Along with a number of other Pitcairners, he migrated to Tahiti in 1831, but having no immunity to the diseases of the island he died on 21 April. At that point he had been "the oldest and perhaps the most respected of the first generation of native born islanders." Eleven other Pitcairners died in the same epidemic. Deprived of leadership, the group left Tahiti on 14 August 1831 to return to Pitcairn facilitated by Captain William Driver. His wife outlived him by 19 years. Thursday's third son was Thursday October Christian II (1820–1911).
For many years Thursday's house was the oldest building still standing on the island, until it was demolished on 12 March 2004 because of termite damage.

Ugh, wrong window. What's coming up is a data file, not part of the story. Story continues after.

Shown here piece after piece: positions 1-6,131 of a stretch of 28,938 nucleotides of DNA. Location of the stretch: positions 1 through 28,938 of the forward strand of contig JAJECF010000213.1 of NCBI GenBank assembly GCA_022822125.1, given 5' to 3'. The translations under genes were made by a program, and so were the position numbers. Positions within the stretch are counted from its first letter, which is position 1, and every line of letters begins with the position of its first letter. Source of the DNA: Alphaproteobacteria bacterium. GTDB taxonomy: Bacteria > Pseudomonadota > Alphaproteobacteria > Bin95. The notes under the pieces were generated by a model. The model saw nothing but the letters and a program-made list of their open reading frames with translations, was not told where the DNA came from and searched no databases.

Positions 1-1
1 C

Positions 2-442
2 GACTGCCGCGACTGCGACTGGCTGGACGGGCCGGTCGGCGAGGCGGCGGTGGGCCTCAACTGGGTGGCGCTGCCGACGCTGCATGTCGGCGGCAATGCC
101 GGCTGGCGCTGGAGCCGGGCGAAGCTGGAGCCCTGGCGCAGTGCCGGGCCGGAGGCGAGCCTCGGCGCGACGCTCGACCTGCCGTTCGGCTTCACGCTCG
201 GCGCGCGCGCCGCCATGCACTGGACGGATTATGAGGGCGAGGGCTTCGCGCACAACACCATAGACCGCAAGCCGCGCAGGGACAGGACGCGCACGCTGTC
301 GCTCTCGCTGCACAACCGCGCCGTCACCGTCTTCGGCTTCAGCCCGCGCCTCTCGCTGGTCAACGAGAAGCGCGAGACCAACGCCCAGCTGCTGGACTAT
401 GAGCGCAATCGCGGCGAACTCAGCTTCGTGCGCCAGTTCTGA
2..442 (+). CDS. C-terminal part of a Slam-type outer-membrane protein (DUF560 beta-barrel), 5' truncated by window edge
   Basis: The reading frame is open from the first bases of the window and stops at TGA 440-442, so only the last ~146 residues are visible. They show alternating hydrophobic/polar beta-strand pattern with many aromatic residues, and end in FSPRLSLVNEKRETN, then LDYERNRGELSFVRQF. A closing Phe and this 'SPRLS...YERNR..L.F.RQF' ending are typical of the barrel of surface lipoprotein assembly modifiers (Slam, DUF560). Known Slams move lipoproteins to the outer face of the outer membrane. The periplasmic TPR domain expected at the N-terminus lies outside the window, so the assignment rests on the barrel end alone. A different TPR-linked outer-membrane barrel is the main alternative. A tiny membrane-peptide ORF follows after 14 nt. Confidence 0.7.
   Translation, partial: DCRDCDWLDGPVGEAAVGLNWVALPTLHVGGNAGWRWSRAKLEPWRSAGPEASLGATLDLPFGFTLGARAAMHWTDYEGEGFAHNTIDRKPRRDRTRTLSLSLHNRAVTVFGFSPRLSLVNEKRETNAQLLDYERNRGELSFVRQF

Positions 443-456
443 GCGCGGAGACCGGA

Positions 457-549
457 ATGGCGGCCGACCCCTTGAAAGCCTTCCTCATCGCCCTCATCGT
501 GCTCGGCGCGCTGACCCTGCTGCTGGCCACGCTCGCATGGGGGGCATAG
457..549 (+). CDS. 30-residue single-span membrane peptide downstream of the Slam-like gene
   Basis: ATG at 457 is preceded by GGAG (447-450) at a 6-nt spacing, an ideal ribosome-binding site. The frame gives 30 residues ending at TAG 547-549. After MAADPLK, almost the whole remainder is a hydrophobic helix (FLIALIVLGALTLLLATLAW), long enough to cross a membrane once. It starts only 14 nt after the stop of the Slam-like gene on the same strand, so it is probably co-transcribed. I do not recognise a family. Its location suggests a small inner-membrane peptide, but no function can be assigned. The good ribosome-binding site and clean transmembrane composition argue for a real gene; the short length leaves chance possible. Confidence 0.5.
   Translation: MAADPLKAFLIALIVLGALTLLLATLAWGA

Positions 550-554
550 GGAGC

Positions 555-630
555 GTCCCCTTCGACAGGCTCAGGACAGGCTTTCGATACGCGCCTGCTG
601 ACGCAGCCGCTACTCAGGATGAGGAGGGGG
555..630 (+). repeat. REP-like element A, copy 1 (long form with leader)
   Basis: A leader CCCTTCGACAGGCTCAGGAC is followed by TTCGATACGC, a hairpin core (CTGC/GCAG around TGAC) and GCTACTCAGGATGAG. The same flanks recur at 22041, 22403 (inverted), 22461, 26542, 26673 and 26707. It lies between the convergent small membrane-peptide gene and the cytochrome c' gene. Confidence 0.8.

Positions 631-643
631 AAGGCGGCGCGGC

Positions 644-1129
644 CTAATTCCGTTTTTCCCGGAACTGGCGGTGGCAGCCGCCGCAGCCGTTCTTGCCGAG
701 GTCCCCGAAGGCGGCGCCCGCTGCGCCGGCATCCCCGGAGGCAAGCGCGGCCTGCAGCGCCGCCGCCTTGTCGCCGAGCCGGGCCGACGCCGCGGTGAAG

|Ancestors of Thursday October Christian I|
Thursday's life story was written by R. M. Ballantyne in The Lonely Island; or, The Refuge of the Mutineers (1880). He also appears in Charles Dickens' The Long Voyage (1853).
Thursday October Christian is also mentioned on the Rasputina album Oh Perilous World .
The Pitcairn Islands, officially Pitcairn, Henderson, Ducie and Oeno Islands, are a group of four volcanic islands in the southern Pacific Ocean that form the sole British Overseas Territory in the Pacific Ocean. The four islands—Pitcairn proper, Henderson, Ducie and Oeno—are scattered across several hundred miles of ocean and have a combined land area of about 18 square miles (47 km2). Henderson Island accounts for 86% of the land area, but only Pitcairn Island is inhabited. The nearest places are Mangareva to the west and Easter Island to the east.